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Francisco Bellissimo Meets Katsuhisa Uematsu Director, Yamahisa Co., Ltd.

  Katsuhisa Uematsu, Director
Yamahisa Co., Ltd.
Address: 243 Yasuda-ko, Shodoshima-cho,
Shodoshima-gun, Kagawa
Tel: 0879-82-0442
(from overseas: 81-879-82-0442)
Fax: 0879-82-5177
(from overseas: 81-879-82-5177)
“I’ve never seen or even heard of an olive tea field before!” I exclaimed. “I expect ours is the first in the world,” Mr. Uematsu replied. “Some other Italians who visited us recently were also surprised.” Obviously, he has a boundless passion for olive tea.
  Mr. Uematsu cultivates the olive variety known as Nevadilo blanco. It sprouts many leaves and the young leaves are picked three times a year. As this prevents the shrub from blossoming, tea olives bear no fruit. Weevils, a natural enemy of this plant, are removed by hand.   Olive tea is a refreshing beverage with a slightly astringent, bitter feel in the mouth. It tastes more like herb tea than green tea. The Yamahisa company sells bottled tea, tea bags and powdered tea and it’s highly recommended as a beverage for health conscious people.

Jade green fields of olive tea, perhaps the first such fields in the world.”

Olives were first cultivated in Japan on the island of Shodoshima where olive oil is now a popular local industry. Yamahisa Co., Ltd. is an olive oil manufacturer. When the director, Katsuhisa Uematsu, invited me to join him for a cup of tea I agreed gladly! The tea he served was greenish gold with a slightly bitter, astringent aftertaste. When I asked what it was, he said, “It’s olive tea. We make it at our company.” Despite being from Italy, this was the first time I’d ever heard of olive tea.   The olive fruit is famous for being rich in healthy polyphenols and vitamin E but the leaves have plenty of these nutrients, too. Mr. Uematsu, seeking to help people enjoy the olive’s health benefits, hit upon the idea of making the leaves into tea. At first he simply used the ones leftover from trimming but he found that mature leaves were tough. “I thought we could get a smoother flavor by blending them with the tender young leaves.”   That’s when he decided to make an olive field specifically for harvesting young leaves. It looks just like a regular tea field but it’s lined with row upon row of neatly trimmed, waist-high olive trees. He introduced large-scale machinery and equipment so that every process from cultivation to the final product could be done in-house. Yamahisa was the first company to make tea solely from olive leaves. This may start a new boom that opens up further possibilities for olives in Shodoshima.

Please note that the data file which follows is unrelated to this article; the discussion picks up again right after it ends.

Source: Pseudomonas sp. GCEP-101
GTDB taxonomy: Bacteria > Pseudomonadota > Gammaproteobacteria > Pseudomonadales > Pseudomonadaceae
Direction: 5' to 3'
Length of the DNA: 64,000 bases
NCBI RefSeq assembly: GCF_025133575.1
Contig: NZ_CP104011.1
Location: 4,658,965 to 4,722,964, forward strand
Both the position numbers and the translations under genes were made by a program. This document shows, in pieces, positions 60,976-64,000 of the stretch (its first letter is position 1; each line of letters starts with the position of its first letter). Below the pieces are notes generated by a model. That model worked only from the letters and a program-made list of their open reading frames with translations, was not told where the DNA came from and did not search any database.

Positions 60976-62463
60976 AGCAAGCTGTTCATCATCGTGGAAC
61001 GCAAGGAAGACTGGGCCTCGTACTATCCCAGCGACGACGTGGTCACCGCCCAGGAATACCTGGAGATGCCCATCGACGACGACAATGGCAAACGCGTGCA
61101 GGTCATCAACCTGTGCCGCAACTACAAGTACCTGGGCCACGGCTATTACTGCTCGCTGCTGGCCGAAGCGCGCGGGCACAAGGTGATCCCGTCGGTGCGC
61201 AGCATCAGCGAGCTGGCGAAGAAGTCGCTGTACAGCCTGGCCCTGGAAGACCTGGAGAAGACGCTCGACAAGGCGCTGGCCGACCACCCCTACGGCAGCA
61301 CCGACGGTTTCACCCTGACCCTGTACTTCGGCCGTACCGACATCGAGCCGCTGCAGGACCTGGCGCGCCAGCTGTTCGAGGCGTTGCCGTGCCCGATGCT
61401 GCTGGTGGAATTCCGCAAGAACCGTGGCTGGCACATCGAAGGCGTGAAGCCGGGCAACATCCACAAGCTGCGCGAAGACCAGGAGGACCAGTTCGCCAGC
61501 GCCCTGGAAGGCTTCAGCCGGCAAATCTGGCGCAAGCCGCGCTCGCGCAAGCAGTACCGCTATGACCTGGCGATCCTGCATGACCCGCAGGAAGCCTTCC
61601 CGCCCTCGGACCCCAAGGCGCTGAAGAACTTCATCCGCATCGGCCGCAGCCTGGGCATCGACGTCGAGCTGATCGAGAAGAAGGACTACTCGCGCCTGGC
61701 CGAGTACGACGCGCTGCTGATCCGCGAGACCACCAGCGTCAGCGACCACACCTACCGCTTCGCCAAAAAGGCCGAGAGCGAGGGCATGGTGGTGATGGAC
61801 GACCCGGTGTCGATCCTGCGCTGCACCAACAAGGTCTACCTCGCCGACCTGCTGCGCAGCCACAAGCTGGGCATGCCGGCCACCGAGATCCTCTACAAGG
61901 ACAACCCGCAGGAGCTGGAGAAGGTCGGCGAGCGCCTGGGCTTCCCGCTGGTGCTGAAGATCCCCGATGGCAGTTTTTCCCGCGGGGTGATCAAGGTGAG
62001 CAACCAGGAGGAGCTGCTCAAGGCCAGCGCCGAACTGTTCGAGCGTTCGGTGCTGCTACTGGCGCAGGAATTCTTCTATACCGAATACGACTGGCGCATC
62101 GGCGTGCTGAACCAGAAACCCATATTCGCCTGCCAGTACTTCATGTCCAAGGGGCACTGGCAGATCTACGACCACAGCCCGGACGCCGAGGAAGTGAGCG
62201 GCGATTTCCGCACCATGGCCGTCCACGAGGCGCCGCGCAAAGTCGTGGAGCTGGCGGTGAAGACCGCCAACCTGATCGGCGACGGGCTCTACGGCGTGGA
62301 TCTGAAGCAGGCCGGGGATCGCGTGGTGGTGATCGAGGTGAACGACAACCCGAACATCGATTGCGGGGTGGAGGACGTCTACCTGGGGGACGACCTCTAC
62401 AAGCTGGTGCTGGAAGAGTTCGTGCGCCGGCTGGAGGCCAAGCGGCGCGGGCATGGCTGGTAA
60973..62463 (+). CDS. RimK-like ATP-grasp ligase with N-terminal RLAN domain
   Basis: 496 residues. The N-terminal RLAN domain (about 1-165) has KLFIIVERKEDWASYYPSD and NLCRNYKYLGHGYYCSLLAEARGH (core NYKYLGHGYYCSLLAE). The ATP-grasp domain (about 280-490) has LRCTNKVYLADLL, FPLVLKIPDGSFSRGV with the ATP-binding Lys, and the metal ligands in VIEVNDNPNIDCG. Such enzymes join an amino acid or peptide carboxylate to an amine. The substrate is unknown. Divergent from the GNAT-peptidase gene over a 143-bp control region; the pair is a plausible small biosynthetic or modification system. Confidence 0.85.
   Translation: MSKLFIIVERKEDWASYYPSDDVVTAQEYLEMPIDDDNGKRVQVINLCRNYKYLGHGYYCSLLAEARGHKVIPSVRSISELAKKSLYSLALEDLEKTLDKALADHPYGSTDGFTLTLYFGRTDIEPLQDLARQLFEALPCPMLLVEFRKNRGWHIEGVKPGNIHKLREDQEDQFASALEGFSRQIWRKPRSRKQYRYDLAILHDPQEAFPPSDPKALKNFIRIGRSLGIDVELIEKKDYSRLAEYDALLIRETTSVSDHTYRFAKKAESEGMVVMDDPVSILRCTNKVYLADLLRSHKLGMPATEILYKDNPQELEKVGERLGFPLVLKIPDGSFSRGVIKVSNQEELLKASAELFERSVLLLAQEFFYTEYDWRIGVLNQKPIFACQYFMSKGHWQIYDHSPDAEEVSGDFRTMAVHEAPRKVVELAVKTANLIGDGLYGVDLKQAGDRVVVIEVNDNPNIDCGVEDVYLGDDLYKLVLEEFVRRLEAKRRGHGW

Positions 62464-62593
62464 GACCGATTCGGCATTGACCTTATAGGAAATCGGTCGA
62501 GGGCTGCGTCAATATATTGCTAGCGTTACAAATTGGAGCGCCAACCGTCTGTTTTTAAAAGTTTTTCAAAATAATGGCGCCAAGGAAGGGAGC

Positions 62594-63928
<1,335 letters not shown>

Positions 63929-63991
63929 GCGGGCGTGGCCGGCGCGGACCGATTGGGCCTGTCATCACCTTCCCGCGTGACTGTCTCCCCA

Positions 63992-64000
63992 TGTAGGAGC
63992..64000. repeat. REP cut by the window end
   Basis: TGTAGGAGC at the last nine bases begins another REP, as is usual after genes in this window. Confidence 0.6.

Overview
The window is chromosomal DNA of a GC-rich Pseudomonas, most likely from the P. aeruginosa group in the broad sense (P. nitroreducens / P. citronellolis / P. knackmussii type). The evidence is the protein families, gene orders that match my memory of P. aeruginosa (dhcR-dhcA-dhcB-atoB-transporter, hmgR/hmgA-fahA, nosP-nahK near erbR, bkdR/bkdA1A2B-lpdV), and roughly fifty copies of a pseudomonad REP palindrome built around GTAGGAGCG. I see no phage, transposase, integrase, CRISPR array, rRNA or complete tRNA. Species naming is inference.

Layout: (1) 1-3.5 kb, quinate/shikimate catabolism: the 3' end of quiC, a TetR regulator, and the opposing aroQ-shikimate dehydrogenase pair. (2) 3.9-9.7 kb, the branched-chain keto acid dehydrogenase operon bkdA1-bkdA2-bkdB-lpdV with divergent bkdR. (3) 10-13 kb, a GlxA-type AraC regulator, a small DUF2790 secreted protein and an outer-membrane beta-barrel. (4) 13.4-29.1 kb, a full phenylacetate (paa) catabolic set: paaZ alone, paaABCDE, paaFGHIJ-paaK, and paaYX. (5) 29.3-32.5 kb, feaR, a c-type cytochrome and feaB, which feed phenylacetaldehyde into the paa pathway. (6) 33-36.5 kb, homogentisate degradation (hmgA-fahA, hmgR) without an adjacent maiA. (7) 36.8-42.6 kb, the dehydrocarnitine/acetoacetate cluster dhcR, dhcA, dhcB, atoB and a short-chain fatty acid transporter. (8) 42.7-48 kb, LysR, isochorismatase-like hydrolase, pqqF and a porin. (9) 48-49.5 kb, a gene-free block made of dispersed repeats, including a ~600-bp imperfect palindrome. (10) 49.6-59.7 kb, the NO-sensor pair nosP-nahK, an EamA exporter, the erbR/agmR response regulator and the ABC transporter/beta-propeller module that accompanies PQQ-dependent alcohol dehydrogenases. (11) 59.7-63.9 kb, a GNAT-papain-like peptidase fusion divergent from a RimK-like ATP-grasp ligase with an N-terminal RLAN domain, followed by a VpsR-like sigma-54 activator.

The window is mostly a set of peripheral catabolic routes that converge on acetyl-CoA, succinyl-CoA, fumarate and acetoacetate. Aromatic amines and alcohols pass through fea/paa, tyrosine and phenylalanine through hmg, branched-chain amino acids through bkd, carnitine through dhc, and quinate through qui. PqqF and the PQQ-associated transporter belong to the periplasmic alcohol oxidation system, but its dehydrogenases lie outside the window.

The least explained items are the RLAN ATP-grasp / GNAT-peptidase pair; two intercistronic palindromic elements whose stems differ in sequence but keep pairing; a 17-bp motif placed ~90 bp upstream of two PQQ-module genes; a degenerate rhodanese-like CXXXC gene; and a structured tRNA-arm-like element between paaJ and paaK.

This looks just like a tea field but in fact all those shrubs are olive trees. A total of 90 hectares of land in two locations are now planted with trees that will be harvested only for their young leaves. Such strange shaped olive trees can’t be found anywhere else. Perhaps these fields will become the island’s next tourist attraction.
Stirring with these long paddles is hard labor. The contents must be thoroughly mixed so that what’s on the bottom comes to the top. This supplies air to the moromi, accelerating fermentation. Once fermentation is underway, the moromi practically overflows from the vats.   Moromi peacefully ferments in the warehouse to the strains of recorded Japanese harp music. From all around I can hear little popping and fizzing noises, as if the moromi is talking and breathing.

Moromi fermenting to the music of Japanese harps.

The main business of the Yamahisa company is making soy sauce. Full of gas from the fermentation process, the moromi bubbles and swells like a chocolate muffin. “Would you like to try stirring?” Mr. Uematsu asks, handing me a long paddle. The footing is slippery and my head is dizzy from the smell. Glancing into the neighboring warehouse, I see that they are pumping air into the moromi. Now wait a minute! Is that fair? “We have so many cedar vats to stir, you see. So we do it like that, too.”   While in the warehouse, I noticed that they were piping in BGM. It was Japanese harp music. “You must have heard that playing classical music in wineries helps the wine mature. Well, our company president decided that as soy sauce is an ancient Japanese product, we should play traditional Japanese music. We’ve been doing this for 25 years now.” Regardless of whether or not it’s effective, it certainly shows that the manufacturer is dedicated to making the best moromi. It also shows a willingness to try anything for the sake of good soy sauce! Those were my thoughts as I listened to the music.
At Yamahisa, soy sauce is fermented in tanks as well as in wooden vats. Here we are standing between the tanks. Apparently, Yamahisa soy sauce was featured in the popular cooking manga Oishinbo (The Gourmet). I’ve got to read that!
Olive Tea Bags
Amount/price 3g x 10 bags/945 yen
3g x 30 bags/2,520 yen
Characteristics: 100% olive leaves cultivated on the Yamahisa farm without chemical fertilizers or herbicides. Olive leaves contain calcium, iron, vitamin E and plenty of polyphenols. Helpful for maintaining good health.